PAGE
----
In groundbreaking news, the Texas Third Court of Appeals has withdrawn its earlier opinion and issued a new opinion in the Hegar v. El Paso Electric Co. case.  In the case, which has attracted widespread attention, El Paso Electric filed a refund claim with the Texas Comptroller for sales taxes that it had paid on transactions involving “telemetry units that are related to step down transformers,” which are pieces of equipment used to transmit electricity.  In its initial redetermination request, which is required in Texas to challenge a denied refund claim, El Paso Electric cited the Texas sales tax manufacturing exemption as one of its grounds for challenging the refund denial.  Specifically, El Paso Electric cited Texas Tax Code section 151.318(a)(4), which includes the term “telemetry units that are related to the step-down transformers” among a list of around fifty different items that are exempt from sales tax when used as part of the manufacturing process in Texas.  The Texas Comptroller argued that, because El Paso Electric did not explicitly tie the telemetry units related to step-down transformers directly to the code section citation, El Paso Electric was barred from raising those claims during its administrative hearing.  The administrative law judge agreed and overruled El Paso Electric’s claim that its telemetry units were exempt under Texas Tax Code section 151.318(a)(4).  El Paso Electric then sued in Texas District Court, which overruled the administrative law judge and granted El Paso Electric’s refund claim.  The Texas Comptroller later appealed, and the Texas Third Court of Appeals once again overturned the district court, ruling for the Texas Comptroller.  This latest opinion withdraws the earlier Third Court of Appeals opinion and issues a new opinion.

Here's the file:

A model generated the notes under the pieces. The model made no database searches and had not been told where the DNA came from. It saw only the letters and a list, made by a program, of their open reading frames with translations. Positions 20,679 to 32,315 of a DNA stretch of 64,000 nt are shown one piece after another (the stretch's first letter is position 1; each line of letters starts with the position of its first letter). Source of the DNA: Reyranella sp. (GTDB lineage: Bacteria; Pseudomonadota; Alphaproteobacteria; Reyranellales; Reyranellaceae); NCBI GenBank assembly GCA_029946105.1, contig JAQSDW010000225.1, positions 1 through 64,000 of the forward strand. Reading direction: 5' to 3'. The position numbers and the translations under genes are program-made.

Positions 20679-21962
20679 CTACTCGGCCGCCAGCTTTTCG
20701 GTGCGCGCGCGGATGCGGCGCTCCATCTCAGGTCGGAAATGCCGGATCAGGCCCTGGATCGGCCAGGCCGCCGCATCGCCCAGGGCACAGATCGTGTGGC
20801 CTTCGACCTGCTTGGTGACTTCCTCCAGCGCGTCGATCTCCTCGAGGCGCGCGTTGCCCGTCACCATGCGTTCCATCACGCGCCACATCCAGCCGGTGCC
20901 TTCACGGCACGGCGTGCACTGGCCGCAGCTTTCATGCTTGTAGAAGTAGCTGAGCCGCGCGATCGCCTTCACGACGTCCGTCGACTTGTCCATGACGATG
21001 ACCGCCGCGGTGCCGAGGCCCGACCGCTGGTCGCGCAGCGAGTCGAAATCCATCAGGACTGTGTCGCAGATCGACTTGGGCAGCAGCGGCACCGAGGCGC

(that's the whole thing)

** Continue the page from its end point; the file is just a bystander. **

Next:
This case is a huge win for Texas taxpayers because it means that taxpayers will not be strictly tied to extremely specific claims as set forth in a redetermination request.  Currently, a taxpayer is required to “state fully and in detail each reason or ground” for the refund claim, and a similar requirement exists for challenges to assessments.  Texas Tax Code section 111.104(c); 34 Tex. Admin. Code section 1.11(a).  However, the preceding requirement is tempered because a taxpayer is also permitted to state “one or more general contentions that identify a category or categories of contested items or transactions.”  34 Tex. Admin. Code section 1.11(a).  This en banc decision preserves this requirement and means that a taxpayer will still be permitted some latitude in its arguments before a Texas administrative law judge, so long as the taxpayer can tie its argument back to the general contentions in the redetermination request. It should be acknowledged, however, that a taxpayer must still state its claim with enough specificity and sufficient legal citations to allow the Comptroller to understand the taxpayer’s argument and to develop its own counterarguments for the administrative hearing, but taxpayers will no longer be required to present every conceivable argument in the redetermination request, as the original opinion in El Paso Electric would have required.

The Court’s latest opinion was issued en banc, meaning that the entire court ruled on the case rather than Texas’ customary panel of three justices.  This fact makes the case even more important, and because the case was decided by the Third Court of Appeals in Austin, it is largely applicable to the entire state.  Unless the case is appealed to and accepted by the Texas Supreme Court, this case is the law in Texas, and that is good news for Texas taxpayers.

Contact the Authors:  Stephen Long and Jimmy Lucas